Snow Falling on Cedars by David Guterson. Ditto on the book to movie, although I did enjoy the movie quite a bit—the scenery is so lovely. This book confronts the U.S.’s internment of Japanese citizens during World War II. I don’t personally know of many books that touch on that subject.

Willa Cather’s Death Comes for the Archbishop. The story revolves around a French Catholic priest who brings Catholicism to New Mexico starting in the 1850’s. Epic in its reach but very lyrical in its approach. I loved letting myself escape to that era and that area. O Pioneers is equally moving and beautifully written but takes us to the heartland of this country. A father leaves his farm to his daughter instead of his sons, because she cares more for the land than his sons do.

The Orchardist by Amanda Coplin. Historical fiction that takes place in the Pacific Northwest—another of my favorite parts of the country. A story about a man comfortable with his reclusive life who opens his heart to two young girls. I need to read this book again soon. I really enjoyed it when I read it several years ago.

The Paying Guests by Sarah Waters is another historical fiction book. This is a long book—the paperback is well over 500 pages—but a wonderfully crafter page-turner. An impoverished woman and her spinster daughter must take in borders in order to make ends meet. A relationship develops between the daughter and the wife of the couple renting their rooms, and things get pretty interesting from there.

I’ve read several of Louise Erdrich’s novels. I love reading books about Native Americans written by Native Americans. Pick any one of them—they’re all good.

I read both The Girl on the Train by Paula Hawkins and Gone Girl by Gillian Flynn and enjoyed both of them a lot, but must admit that I’m not sure why there’s been such hype about each of them.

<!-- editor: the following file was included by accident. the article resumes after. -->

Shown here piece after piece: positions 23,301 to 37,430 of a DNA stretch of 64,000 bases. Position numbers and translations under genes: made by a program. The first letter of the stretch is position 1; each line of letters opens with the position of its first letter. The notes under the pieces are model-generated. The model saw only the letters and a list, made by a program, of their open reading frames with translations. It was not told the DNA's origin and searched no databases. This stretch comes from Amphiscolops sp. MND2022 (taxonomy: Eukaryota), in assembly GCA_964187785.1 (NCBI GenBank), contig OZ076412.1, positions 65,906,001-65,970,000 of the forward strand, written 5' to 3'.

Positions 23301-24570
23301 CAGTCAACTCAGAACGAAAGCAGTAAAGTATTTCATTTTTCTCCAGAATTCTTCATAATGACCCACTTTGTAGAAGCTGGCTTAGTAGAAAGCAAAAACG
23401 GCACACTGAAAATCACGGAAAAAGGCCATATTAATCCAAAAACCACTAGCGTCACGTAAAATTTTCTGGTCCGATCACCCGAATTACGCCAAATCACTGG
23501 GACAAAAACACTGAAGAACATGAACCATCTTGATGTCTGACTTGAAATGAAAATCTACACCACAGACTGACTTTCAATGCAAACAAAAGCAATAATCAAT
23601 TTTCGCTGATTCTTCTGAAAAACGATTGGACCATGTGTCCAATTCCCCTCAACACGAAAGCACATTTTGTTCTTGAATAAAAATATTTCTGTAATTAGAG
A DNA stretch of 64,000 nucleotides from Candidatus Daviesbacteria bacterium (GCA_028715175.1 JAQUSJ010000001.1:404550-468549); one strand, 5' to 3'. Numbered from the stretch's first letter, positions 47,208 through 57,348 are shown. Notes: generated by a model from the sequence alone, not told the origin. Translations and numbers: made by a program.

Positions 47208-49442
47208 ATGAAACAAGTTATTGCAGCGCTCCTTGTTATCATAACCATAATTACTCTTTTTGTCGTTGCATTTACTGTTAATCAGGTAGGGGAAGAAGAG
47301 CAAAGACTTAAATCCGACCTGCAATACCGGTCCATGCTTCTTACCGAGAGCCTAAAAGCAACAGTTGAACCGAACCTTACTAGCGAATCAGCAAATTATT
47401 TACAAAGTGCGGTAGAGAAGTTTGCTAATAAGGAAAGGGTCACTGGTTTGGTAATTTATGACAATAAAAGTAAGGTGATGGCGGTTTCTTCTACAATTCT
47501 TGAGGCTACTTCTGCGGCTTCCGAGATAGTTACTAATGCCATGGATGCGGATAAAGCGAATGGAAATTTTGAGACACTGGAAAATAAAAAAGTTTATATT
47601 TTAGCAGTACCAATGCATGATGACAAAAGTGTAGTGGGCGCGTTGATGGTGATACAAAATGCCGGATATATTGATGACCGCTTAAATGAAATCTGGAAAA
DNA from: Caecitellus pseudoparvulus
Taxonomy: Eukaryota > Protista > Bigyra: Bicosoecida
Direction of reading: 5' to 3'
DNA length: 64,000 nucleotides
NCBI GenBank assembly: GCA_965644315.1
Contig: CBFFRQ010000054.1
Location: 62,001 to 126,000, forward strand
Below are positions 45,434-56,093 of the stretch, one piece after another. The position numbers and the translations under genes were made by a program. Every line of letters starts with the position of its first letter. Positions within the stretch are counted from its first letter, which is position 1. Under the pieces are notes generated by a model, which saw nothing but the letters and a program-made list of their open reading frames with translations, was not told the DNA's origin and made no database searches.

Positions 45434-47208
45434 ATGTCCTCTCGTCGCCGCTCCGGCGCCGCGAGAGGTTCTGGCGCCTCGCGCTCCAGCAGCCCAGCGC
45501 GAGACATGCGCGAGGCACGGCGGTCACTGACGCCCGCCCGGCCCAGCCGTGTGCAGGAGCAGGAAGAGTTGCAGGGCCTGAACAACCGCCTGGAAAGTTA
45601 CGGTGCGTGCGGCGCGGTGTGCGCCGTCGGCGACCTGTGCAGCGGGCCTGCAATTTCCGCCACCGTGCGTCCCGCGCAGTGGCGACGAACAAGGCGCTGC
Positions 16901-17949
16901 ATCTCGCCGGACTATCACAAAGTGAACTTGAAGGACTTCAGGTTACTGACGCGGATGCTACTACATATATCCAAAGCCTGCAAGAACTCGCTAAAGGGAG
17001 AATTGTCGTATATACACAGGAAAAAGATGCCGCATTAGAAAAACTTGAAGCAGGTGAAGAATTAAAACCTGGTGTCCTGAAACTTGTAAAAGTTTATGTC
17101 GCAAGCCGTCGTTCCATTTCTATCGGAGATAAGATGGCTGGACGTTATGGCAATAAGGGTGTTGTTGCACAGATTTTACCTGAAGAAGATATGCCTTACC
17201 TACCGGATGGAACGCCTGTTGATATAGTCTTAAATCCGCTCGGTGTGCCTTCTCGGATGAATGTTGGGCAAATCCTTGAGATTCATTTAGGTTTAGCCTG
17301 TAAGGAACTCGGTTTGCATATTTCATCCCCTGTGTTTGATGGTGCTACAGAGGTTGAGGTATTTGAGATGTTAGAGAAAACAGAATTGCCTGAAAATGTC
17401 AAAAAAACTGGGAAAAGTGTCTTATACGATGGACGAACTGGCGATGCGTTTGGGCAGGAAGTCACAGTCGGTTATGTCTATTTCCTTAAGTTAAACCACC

OK, I will admit that I’ve enjoyed a few Nelson DeMille‘s books. They’re quite good to listen to when I’m working out on the Nordic Trak that I have in our basement. His crimes/mysteries/adventures are fast paced and engaging. He’s actually a very good story crafter. Warning: his men are very brave and manly and his women are liberated and intelligent, but very sexy and voluptuous; they often engage in what the two sexes like to do in dark rooms. If his books were movies, they’d be rated R.

I just finished Julia Dahl’s Invisible City. Ms. Dahl recently participated in Columbia’s local Unbound Book Festival and I bought her first book after the festival. As a writer, I was very intrigued by the fact that this book is written in the first person present tense. The narrator is a freelance reporter who pursues her own investigation of a crime in the Hasidic community of Brooklyn. I felt that the first person present tense worked really well here, allowing the action to unfold right now, in your face.

NON-FICTION

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I’ve read Zelda by Nancy Milford probably three times. The Jazz Age of artists has always fascinated me as has the mind of an artist. Zelda had talent of her own but had to stand in the shadow of her husband, F. Scott Fitzgerald. Her descent into schizophrenia, her life with Fitzgerald, and then death in a fire is so sad to watch. Yet, as I said, I’ve read this book three times.

I’ve long been interested in Native American life and spirituality. I started my exploration with Bury My Heart at Wounded, An Indian History of the American West by Dee Brown. This is an incredibly comprehensive history.

Anyone interested in Native Americans and/or spirituality should read John G. Neihardt’s Black Elk Speaks. This is a classic. Not only a history of the Sioux people, but a description of their spiritual life as well.